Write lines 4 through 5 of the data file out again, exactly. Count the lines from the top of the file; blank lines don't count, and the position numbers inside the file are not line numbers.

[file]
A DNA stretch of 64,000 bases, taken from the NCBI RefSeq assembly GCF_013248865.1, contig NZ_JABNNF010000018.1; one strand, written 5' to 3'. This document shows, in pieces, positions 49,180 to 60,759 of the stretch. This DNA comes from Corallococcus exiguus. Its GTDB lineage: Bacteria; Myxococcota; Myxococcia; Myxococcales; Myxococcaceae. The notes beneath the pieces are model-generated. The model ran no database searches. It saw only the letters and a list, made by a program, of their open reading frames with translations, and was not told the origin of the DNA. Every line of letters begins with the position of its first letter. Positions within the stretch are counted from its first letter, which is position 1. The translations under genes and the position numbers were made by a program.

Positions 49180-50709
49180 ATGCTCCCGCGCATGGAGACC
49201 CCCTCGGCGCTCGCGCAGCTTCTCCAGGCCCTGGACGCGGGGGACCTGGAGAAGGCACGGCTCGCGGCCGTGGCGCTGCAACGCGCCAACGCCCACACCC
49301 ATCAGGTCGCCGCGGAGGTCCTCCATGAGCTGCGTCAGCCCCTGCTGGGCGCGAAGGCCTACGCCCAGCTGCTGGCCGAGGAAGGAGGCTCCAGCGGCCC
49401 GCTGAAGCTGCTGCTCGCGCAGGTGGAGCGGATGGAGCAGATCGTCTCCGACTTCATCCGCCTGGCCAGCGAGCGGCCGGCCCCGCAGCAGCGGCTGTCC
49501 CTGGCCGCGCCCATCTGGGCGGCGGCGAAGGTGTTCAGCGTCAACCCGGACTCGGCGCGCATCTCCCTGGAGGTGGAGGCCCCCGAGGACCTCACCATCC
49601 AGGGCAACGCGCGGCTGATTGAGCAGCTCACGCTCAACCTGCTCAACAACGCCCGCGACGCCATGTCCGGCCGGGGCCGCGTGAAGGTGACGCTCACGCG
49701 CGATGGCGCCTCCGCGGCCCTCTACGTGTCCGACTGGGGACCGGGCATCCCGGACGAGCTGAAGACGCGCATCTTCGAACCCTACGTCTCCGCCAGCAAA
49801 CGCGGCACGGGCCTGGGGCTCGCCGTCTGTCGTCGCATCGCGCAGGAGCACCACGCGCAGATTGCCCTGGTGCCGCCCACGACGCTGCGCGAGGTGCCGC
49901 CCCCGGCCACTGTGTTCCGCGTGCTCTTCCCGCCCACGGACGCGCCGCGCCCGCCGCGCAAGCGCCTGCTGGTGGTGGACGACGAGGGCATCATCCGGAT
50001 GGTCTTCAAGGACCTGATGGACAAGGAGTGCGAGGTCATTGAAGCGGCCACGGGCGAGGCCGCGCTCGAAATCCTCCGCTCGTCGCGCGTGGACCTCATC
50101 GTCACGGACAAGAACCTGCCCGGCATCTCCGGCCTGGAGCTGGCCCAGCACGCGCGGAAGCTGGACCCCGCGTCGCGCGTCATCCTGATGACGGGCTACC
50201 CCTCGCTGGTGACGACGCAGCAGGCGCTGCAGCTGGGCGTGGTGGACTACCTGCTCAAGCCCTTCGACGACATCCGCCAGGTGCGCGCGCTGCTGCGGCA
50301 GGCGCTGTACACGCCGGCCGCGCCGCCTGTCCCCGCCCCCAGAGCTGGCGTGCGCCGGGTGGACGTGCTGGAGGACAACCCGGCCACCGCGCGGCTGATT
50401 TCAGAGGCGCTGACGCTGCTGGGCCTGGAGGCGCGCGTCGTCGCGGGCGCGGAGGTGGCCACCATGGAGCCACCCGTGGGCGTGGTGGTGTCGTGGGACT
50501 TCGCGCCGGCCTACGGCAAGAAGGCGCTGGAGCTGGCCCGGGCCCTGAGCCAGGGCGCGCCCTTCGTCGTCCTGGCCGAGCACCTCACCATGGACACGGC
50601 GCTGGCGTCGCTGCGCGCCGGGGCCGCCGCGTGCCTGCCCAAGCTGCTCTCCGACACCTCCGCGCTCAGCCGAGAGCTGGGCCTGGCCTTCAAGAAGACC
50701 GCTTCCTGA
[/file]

49201 CCCTCGGCGCTCGCGCAGCTTCTCCAGGCCCTGGACGCGGGGGACCTGGAGAAGGCACGGCTCGCGGCCGTGGCGCTGCAACGCGCCAACGCCCACACCC
49301 ATCAGGTCGCCGCGGAGGTCCTCCATGAGCTGCGTCAGCCCCTGCTGGGCGCGAAGGCCTACGCCCAGCTGCTGGCCGAGGAAGGAGGCTCCAGCGGCCC